Small town USA guy. Politics nerd. Soccer fan. Interested in eyewalls, deformation zones, and hook echos.
By: TropicalAnalystwx13, 3:20 AM GMT on September 18, 2011
For the first time since August 18, there are no active tropical cyclones in the Atlantic basin at this time. However, that doesn't mean we aren't watching any areas. In fact, we are watching quite a few tonight. The first is a tropical wave located nearly midway between the Leeward Islands and Africa. This area is producing scattered shower and thunderstorm activity, and has broad cyclonic rotation embedded within the monsoonal trough. The National Hurricane Center is currently giving this area a 10% chance of developing into a tropical entity over the next 48 hours. Given its satellite appearance and overall structure, I will agree with these percentages for now. According to the latest 850 mb. vorticity map from CIMSS Tropical Cyclones, there is a broad area of vorticity stretching from 30W to 40W, with the highest concentration located near 38W. This elongation is likely due to the fact that there are two low pressure areas in the vicinity, per the 18z Tropical Atlantic surface analysis. In my opinion, these areas of low pressure will begin to consolidate as we head into tomorrow, and begin to strengthen as well. Wind shear over the tropical wave is a low 5-15 knots, and SAL is very little at the very best. Sea Surface Temperatures are very warm, near 28 °C, which is approximately 2 °C what is needed to sustained a tropical cyclone. All things considered, I believe this tropical wave will become the next tropical cyclone of the already above average 2011 Atlantic hurricane season. However, this wave may run into troubles down to road, as wind shear begins to increase thanks to an Upper Level Low currently situated near Puerto Rico.
Figure 1. Central Atlantic Rainbow Imagery shows deep thunderstorm activity associated with a broad area of cyclonic rotation embedded within the monsoonal trough.
The second area I am watching, which is farther east, is Invest 97L. This area has virtually no thunderstorm activity, and has very lackluster organization. The National Hurricane Center is currently giving this area a 20% chance of developing into a tropical cyclone over the next 48 hours. I think these percentages may be a little too generous, and I would put them more near 10%. Wind shear values, Sea Surface Temperatures, and the amount of SAL are nearly the same as the wave in front of it, but it may have to compete to develop over the coming days. The reason I say this is because there is a strong tropical wave located over Western Africa, which seems to be pulling 97L's energy in that direction. The chances of development would increase if they both combine, which is definitely possible over the coming days. If 97L becomes a tropical cyclone, and quickly, then it would likely curve out to sea early, without affecting anybody. However, if it waits until the Central Atlantic to develop, if it develops at all, then it may be more of a threat to the Leeward Islands. There is broad rotation with the invest, so it will definitely need to be watched for development as we head into this coming week. All things considered, I think there is a fair chance it becomes our next tropical cyclone of the 2011 Atlantic hurricane season.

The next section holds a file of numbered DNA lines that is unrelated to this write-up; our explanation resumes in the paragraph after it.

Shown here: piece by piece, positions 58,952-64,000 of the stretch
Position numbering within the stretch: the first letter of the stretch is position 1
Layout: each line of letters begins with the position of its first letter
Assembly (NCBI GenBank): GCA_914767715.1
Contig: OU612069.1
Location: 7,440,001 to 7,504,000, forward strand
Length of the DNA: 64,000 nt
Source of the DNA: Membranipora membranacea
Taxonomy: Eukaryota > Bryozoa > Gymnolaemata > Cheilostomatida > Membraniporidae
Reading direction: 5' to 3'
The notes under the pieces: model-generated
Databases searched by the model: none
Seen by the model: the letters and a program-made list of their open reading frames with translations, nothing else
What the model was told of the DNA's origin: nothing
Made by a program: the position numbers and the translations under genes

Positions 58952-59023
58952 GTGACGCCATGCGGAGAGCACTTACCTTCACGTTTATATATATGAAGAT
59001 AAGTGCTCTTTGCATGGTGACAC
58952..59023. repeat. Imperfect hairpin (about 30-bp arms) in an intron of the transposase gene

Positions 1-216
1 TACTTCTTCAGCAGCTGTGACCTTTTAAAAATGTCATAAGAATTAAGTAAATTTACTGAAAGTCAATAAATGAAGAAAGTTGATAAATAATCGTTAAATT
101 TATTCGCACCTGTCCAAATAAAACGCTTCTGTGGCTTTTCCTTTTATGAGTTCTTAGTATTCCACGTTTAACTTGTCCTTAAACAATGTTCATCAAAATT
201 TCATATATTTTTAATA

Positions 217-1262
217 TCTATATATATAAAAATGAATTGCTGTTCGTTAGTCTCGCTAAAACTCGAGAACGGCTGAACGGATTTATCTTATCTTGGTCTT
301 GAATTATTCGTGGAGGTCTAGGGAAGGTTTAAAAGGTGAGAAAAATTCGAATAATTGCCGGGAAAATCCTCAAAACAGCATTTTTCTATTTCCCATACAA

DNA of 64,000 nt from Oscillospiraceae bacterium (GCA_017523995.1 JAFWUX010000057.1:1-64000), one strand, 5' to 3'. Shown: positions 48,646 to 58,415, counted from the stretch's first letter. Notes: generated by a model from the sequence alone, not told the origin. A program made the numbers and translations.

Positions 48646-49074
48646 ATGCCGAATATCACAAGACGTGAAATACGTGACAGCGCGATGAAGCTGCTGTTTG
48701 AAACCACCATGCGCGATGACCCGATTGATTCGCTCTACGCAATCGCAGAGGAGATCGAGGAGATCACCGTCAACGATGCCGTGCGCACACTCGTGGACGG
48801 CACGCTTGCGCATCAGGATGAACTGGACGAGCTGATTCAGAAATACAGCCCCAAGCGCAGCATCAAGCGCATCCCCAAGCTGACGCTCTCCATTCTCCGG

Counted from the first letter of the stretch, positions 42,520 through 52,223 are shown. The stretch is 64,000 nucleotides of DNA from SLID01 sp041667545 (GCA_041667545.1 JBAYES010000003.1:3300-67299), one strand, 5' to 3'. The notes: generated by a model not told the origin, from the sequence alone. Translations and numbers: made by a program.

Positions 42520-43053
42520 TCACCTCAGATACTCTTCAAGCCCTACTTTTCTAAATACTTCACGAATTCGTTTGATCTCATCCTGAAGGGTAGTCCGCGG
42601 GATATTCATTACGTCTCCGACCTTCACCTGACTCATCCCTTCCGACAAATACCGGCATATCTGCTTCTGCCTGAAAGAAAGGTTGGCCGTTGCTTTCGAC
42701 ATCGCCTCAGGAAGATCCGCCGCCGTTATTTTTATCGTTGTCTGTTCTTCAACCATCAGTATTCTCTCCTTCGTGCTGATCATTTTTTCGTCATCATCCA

Figure 2. Nighttime Visible Satellite imagery of Invest 97L, associated with lackluster thunderstorm activity at this present time.
Lastly, I wanted to touch briefly on the possibility of Caribbean trouble by the end of this month and into October. After jumping on and off the development train, some of the reliable computers once again show the potential for Caribbean development by the last week of September and into the first week of October. What the models disagree on is what octant the Madden-Julian Oscillation (MJO) will be in. Some have it being in an area that brings sinking air to the Atlantic basin, which would tend to suppress thunderstorm development, while others take it into the area that brings upward motion into the area, promoting thunderstorm development. However, one thing that we will likely see is a more moist Caribbean as we head into the last week of September, and things can quickly spin up in that region because of the Sea Surface Temperatures and Tropical Cyclone Heat Potential. All things considered, we will have to watch the Caribbean in 7-10 days or so from now.
Figure 3. The GFS 15-day Madden-Julian Oscillation (MJO) forecast from the Climate Prediction Center.
Thanks for stopping by,
The views of the author are his/her own and do not necessarily represent the position of The Weather Company or its parent, IBM.